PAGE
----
|Senator for Essex, Ontario|
|Appointed by||William Lyon Mackenzie King|
February 7, 1890|
Ste-Élisabeth de Joliette, Quebec
|Died||January 18, 1953(aged 62)|
Joseph-Henri-Gustave Lacasse (February 7, 1890 – January 18, 1953) was a journalist, physician and political figure in Ontario, Canada. He sat for Essex division in the Senate of Canada from 1928 to 1953.
He was born in Sainte-Élisabeth-de-Joliette, Quebec, the son of François-Xavier-Onésime Lacasse and Annie Gernon, and was educated at the Petit Séminaire de Montréal and the Université Laval. He interned in medicine at Windsor and set up practice in Tecumseh. Lacasse spoke out strongly against Regulation 17, which limited Francophone education in Ontario. He became known as "the lion of the peninsula" for his spirited opposition to this legislation. Lacasse served on the town council of Tecumseh and was mayor from 1927 to 1928. He was married twice: to Marie-Anne Saint-Pierre in 1915 and to Marie Rose Lucienne Sasseville-Guilmant in 1948. Lacasse was founder and editor of three weekly journals: La Défense, La Presse-Frontière and La Feuille d'Érable. In 1952, he founded Imprimerie Lacasse at Tecumseh. Lacasse was named to the Canadian senate at the age of 37 and died in office 25 years later.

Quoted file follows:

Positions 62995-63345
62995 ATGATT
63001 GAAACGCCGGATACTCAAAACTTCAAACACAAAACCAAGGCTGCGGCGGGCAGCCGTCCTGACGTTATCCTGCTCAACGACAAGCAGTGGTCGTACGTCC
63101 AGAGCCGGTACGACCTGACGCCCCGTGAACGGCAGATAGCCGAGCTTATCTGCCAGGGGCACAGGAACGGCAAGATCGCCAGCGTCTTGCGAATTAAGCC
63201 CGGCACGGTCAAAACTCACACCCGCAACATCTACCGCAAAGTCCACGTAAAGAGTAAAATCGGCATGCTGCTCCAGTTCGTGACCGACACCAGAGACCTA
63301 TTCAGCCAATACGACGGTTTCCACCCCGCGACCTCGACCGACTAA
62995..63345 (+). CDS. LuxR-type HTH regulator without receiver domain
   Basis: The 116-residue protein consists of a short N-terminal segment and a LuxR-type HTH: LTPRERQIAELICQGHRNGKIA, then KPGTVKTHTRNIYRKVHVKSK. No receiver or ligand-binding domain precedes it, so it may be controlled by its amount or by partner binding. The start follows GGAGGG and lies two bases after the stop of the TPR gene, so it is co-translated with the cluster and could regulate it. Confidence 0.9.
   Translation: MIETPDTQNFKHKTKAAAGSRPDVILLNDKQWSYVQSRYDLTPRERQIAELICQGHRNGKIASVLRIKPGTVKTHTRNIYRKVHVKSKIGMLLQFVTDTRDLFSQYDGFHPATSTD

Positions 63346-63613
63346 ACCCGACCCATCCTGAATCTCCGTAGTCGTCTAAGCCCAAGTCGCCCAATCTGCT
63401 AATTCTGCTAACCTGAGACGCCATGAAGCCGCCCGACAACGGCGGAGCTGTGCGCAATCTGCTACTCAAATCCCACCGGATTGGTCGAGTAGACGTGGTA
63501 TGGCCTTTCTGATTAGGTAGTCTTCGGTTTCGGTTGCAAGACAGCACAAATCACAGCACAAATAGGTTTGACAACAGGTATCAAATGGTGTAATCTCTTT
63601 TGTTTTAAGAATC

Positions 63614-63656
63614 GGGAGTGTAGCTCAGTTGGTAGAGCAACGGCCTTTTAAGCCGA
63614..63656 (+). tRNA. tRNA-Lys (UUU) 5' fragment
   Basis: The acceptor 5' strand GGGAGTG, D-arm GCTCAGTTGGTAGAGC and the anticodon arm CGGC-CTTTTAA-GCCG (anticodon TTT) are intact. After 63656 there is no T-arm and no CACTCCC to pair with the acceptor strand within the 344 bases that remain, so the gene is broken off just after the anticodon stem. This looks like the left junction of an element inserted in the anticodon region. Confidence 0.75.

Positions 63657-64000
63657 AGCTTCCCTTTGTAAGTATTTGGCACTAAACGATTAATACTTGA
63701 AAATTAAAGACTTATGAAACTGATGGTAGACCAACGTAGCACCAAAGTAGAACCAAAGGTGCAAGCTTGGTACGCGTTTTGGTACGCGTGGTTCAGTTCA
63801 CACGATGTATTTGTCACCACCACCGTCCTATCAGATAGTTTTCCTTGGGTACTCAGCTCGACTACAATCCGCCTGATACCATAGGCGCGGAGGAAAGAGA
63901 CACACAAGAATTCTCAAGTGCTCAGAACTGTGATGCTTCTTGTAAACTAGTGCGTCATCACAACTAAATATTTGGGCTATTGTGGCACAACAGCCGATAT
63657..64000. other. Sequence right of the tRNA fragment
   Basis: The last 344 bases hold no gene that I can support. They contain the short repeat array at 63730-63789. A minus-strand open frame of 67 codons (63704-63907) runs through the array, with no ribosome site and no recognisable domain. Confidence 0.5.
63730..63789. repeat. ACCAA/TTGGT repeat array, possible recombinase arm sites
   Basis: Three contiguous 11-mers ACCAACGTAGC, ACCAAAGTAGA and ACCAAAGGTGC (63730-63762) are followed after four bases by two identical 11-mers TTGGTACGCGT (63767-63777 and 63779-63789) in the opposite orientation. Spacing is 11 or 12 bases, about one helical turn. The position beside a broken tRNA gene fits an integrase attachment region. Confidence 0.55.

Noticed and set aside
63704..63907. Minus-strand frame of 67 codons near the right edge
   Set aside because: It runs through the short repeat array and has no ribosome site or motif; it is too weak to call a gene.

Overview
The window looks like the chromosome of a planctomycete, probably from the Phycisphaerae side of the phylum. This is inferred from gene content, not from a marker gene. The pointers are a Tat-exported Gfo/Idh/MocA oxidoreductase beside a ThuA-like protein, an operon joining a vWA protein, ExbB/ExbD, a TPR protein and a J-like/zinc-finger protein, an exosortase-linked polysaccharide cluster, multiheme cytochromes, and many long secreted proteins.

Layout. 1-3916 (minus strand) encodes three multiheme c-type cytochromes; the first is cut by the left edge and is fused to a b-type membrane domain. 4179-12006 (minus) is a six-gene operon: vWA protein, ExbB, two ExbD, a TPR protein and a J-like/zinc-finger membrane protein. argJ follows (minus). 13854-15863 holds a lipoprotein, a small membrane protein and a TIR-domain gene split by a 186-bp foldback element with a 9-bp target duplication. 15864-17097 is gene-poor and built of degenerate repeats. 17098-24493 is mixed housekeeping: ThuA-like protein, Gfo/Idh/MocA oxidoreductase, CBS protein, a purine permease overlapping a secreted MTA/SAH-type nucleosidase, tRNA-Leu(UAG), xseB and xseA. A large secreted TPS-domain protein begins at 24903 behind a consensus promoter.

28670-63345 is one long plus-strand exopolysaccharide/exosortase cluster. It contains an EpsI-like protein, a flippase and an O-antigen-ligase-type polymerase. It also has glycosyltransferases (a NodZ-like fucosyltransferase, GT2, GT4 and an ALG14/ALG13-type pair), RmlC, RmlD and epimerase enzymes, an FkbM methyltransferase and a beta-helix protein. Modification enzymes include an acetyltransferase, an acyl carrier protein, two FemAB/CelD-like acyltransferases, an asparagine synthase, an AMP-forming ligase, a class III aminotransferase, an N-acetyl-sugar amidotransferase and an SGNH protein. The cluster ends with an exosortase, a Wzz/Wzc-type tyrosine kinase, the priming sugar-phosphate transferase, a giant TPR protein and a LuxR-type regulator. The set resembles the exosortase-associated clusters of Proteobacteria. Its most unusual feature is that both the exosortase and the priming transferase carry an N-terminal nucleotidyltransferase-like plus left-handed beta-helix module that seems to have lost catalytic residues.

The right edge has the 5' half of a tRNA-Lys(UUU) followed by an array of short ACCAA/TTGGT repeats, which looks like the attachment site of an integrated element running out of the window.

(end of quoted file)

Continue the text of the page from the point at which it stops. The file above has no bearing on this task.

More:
- Joseph-Henri-Gustave Lacasse – Parliament of Canada biography
- "Fonds Gustave-Lacasse". University of Ottawa. Retrieved 2009-08-04.
- "Fighting for education". ARCHEION. Retrieved 2009-08-04.
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